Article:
instruere...inlustrare...delectare Disputations

Thursday, July 12, 2012

St. Alphonsus and The Christian Remembrancer, pt. 1

I found an article that gives a good summary of Catholic teaching on truthfulness, published in The Dublin Review in 1854 to counter an anti-Catholic attack -- really, an attack on a complete mischaracterization of St. Alphonsus's teaching on equivocation -- in The Christian Remembrancer.

The summary begins on page 337, and generally follows St. Thomas's approach to the virtue of truth. This leads to:
Since truth has been found to be a habit, having for its object-matter the agreement of thoughts and words, falsehood will look to a disagreement between the same, and to lie will be to exhibit externally some sign which does not correspond with the object as understood by the speaker; and the doing so intentionally will be formal lying. Hence its common definition -- Locutio seu significatio contra mentem.

Thus far all theologians agree, but here there arises a doubt and difference of opinion as to whether, over and above the intention of enunciating falsehood, the intention to deceive is not required as an essential part of the definition.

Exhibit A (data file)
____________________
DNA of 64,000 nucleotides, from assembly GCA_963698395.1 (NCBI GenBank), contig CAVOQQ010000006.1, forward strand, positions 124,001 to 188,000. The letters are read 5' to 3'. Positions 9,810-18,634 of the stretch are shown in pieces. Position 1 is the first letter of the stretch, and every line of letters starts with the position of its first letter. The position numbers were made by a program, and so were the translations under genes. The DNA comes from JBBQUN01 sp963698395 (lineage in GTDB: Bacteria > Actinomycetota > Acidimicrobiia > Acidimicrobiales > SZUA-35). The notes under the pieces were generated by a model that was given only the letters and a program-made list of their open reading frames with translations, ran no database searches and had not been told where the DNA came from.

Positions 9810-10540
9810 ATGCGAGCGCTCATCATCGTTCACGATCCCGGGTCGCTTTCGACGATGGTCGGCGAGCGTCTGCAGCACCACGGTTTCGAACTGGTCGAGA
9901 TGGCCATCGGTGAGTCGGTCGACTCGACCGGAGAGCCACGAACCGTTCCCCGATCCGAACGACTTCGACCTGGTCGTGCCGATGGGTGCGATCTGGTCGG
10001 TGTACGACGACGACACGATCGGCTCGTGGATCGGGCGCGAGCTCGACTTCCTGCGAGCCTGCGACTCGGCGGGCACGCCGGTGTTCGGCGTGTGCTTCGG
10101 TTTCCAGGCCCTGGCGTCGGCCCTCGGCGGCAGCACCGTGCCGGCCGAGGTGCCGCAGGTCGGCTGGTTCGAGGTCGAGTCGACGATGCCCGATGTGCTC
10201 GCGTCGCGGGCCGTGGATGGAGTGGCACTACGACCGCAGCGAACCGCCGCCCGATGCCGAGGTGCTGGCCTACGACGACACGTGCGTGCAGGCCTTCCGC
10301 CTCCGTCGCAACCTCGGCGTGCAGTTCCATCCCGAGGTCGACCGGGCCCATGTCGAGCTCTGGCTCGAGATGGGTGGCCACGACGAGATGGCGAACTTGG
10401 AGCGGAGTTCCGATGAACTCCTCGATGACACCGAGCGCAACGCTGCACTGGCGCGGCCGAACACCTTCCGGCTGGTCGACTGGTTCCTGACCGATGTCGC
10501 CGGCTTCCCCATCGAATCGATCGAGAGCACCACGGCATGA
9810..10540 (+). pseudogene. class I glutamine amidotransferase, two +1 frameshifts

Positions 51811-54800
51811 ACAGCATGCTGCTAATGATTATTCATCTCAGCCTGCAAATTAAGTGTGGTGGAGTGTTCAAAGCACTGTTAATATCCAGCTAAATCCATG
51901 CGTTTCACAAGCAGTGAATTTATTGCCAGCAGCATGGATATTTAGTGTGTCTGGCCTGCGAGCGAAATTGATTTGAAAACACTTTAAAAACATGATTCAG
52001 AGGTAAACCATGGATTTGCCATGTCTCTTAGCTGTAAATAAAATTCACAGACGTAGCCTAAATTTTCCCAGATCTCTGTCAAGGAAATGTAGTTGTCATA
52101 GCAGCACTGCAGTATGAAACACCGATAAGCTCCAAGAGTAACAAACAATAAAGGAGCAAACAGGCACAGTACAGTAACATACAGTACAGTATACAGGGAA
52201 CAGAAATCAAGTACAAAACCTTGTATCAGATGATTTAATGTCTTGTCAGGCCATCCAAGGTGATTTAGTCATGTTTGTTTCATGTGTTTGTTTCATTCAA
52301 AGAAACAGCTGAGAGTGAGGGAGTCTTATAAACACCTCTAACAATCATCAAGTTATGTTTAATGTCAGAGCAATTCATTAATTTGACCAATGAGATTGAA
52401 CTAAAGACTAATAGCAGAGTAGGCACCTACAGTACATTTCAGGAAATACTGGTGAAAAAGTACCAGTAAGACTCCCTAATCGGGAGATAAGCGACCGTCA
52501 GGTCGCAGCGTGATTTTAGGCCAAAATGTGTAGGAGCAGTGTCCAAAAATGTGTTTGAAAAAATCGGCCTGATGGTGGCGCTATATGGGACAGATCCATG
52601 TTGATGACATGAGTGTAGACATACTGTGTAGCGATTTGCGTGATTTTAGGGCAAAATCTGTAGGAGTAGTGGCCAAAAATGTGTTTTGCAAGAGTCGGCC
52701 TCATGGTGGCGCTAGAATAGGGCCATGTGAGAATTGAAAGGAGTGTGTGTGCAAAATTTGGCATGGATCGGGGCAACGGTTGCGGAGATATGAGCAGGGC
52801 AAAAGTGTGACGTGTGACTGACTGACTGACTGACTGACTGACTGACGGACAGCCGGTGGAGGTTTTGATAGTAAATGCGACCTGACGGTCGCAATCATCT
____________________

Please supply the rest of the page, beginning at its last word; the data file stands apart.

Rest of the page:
The Catechism, of course, includes "in order to lead someone into error" in its definition of lying, going with the Augustinian opinion rather than the Thomistic -- though that doesn't mean enunciating falsehood is never wrong absent the intent to deceive.

The author goes on to ask and answer a key question of practical morals:
Is a lie ever allowable? The answer to this question will depend upon what we make its intrinsic malice to consist in. The reader, of course, knows the difference between natural and positive law, i.e., the obligation binding by virtue of our natural constitution, and, consequently, for the most part recognizable by the light of unaided reason, and the obligation entrenching upon our liberty by a subsequent act of the Legislator... Matter falling under the one, is said to be forbidden because it is wrong; while that which falls under the other, is said to be wrong because it is forbidden. Now, theologians universally say, that a lie is something forbidden because it is wrong; hence it comes under the natural law, and can never in any case be lawful.
 Note that the answer is given in terms of what a lie is, not what a lie effects.